As many of you have noticed (and lamented), sleep is a big part of the Transformation Challenge. But sleep doesn’t just impact how hard it is to get out of bed or how much coffee you need to survive the day, it can also affect your food choices, sports performance, and long term health.
Sleep occurs in two parts, non-rapid eye movement (NREM) and rapid eye movement (REM) sleep. NREM sleep makes up about 75% of sleep time and consists of four stages. Stages 1 and 2 are the beginnings of sleep, when your start breathing more irregularly and begin to disengage from your surroundings. Stages 3 and 4 are the parts of the sleep cycle where the most recovery occurs, as breathing slows, tissues are repaired, energy is restored, and important hormones are released. REM sleep makes up the other 25% of sleep time, usually happening 90 minutes after you fall asleep and recurring every 90 minutes. During REM sleep, energy is provided to the brain and body, the brain is active – this is the part of sleep where dreaming happens – while the body becomes immobile as muscles are turned off.
Sleep and Weight
In the medical world it’s been widely accepted that people who sleep less are more likely to be overweight. Research has found that people who sleep enough eat on average 200-500 fewer calories than people who don’t. But they didn’t always know why. But now TWO studies that used magnetic resonance imaging (MRI) to look at brain activity found two different ways that sleep may influence what you eat. In both studies, people were assessed after getting enough sleep and after a period of disrupted sleep and in both they were shown images of healthy and unhealthy foods while in the scanner. One study found that the part of the brain that tells us something is rewarding was more active when looking at unhealthy foods after sleeping poorly than it was after sleeping enough. In the other study people who didn’t get enough sleep showed less activity in the frontal lobe, or the part of the brain responsible for making decisions. Basically what these studies tell us is that when you don’t get enough sleep, unhealthier foods look more appealing and at the same time your ability to resist that food may be diminished.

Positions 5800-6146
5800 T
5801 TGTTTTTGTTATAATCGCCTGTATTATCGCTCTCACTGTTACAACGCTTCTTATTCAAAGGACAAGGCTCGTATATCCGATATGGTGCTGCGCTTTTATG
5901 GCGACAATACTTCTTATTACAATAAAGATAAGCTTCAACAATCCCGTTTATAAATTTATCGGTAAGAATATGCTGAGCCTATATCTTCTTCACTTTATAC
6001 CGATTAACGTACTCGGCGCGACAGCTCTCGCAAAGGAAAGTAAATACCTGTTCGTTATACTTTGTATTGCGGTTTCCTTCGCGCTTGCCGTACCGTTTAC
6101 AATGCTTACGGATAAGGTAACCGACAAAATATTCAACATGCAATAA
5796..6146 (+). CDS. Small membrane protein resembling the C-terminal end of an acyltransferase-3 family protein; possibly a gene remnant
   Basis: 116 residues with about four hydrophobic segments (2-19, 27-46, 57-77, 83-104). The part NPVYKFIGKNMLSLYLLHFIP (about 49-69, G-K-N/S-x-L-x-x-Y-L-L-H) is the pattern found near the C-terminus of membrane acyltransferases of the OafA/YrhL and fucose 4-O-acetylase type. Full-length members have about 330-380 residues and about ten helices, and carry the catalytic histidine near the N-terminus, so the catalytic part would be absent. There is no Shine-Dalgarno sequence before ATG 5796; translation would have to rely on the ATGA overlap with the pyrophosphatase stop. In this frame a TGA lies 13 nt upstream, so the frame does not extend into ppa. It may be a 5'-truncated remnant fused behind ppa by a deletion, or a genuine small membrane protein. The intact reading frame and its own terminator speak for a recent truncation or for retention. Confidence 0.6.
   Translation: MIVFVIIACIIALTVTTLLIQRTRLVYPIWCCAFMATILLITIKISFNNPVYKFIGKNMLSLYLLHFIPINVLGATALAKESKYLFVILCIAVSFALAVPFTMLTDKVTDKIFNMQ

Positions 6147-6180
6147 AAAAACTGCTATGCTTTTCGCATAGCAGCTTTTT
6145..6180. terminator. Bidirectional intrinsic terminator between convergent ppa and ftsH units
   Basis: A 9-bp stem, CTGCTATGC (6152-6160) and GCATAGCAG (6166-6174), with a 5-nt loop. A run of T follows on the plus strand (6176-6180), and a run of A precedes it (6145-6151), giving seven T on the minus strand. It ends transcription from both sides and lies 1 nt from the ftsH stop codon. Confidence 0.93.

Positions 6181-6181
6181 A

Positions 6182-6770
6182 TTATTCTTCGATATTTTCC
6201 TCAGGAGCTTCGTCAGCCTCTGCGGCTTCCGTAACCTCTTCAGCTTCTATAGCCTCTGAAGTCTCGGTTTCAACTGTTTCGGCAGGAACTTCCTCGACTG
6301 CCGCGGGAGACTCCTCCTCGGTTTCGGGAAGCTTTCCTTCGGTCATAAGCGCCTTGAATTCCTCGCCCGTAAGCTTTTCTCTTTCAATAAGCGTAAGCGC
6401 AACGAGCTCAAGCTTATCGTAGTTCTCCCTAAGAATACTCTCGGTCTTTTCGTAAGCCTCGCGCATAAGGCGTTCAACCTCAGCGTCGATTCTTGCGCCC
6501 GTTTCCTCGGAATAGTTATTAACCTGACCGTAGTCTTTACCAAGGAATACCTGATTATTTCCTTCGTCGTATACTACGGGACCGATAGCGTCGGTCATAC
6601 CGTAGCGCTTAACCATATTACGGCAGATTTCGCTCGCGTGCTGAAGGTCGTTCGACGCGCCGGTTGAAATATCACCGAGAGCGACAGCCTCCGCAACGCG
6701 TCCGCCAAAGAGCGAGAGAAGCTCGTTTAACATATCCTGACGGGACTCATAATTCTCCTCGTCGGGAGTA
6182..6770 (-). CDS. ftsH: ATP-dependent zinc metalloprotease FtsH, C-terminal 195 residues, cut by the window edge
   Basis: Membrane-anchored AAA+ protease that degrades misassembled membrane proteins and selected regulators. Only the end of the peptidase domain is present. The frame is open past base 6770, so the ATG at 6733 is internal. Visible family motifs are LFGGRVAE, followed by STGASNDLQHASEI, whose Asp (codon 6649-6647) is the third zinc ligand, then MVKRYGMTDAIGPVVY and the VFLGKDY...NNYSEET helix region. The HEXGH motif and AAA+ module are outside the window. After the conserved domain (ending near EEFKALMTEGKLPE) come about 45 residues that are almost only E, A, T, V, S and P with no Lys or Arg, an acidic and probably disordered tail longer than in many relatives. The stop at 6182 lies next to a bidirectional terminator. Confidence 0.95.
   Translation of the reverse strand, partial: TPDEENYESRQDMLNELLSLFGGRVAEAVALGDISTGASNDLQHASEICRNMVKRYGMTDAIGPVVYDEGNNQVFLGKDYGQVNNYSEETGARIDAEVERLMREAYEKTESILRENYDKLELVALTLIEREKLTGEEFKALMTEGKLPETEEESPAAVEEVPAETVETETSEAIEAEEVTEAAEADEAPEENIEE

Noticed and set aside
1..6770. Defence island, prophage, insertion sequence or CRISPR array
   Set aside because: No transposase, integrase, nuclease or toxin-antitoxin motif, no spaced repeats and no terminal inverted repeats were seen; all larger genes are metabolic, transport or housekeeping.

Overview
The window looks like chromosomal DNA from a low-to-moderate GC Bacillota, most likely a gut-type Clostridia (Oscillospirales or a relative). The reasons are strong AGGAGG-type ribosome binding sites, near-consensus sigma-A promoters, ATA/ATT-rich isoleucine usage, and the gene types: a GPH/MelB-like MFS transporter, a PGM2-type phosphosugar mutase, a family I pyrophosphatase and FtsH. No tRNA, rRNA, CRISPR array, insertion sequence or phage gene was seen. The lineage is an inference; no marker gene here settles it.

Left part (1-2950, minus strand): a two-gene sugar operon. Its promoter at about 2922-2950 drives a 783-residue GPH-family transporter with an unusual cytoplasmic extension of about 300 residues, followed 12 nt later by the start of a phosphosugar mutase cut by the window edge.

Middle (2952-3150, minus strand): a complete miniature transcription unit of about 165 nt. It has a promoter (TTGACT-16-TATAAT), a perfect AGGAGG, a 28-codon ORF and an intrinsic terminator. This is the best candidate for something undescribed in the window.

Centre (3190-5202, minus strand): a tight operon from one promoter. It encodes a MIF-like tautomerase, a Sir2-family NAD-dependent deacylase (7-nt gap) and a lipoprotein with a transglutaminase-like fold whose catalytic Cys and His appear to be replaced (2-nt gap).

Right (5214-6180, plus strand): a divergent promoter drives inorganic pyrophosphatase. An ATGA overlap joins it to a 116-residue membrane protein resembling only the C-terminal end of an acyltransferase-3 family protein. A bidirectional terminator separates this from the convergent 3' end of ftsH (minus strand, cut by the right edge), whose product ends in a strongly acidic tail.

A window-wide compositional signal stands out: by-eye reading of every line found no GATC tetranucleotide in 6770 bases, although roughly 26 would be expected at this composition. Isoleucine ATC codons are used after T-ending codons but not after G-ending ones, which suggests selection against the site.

Sleep and Hunger
Lack of sleep doesn’t just make you crave uhealthier food, it also influences important hormones that control hunger. These two hormones are leptin and ghrelin. Leptin is stored in fat cells,and low levels of it tell the body you are starving and need to eat more food. Ghrelin is produced by the stomach and stimulates your appetite, again making you want to eat more. Ideally, you’d want to have higher leptin levels and lower ghrelin levels. However research has found that people who sleep less than 5 hours per night on average had lower levels of leptin and higher levels of ghrelin than people who sleep more. This means sleeping less = bigger appetite, on top of any appetite increase you may have from exercising.
Sleep and Sports Performance
Last month ESPN published a commentary article calling sleep the new “magic pill”. This claim was based on research at Stanford, which manipulated sleep habits of 11 basketball players and found that when they increased their sleep they sprinted faster, felt better, and saw improvement in three-point shooting and free throw percentages. This is because during deep sleep, the body releases growth hormones that stimulate the building and recovery of bone and muscle. In addition, you need adequate sleep to have enough energy and good cognitive function, which means more alertness and coordination. Research in Europe a few years ago found that sleep 6 or less hours per night can have the same effects on coordination as drinking alcohol. This can really make a difference when you’re working on technical movements (think rowing, olympic lifts, kipping pull ups).
Experts say that teens need 8 ½ to 9 ½ hours of sleep per night and adults need 7-9 hours to be well rested.
A few strategies to improve sleep It’s not only important to get enough sleep, you need good quality, uninterrupted sleep too. Here are a few things you can do to help:
- Sleep in a dark room
- Avoid LCD screens (TV, computer) 15-30 minutes before bed
- Sleep in a colder temperature
- Avoid caffeine 4-6 hours before bed
- Avoid drinking excess water before bed (getting up to use the bathroom will interrupt sleep)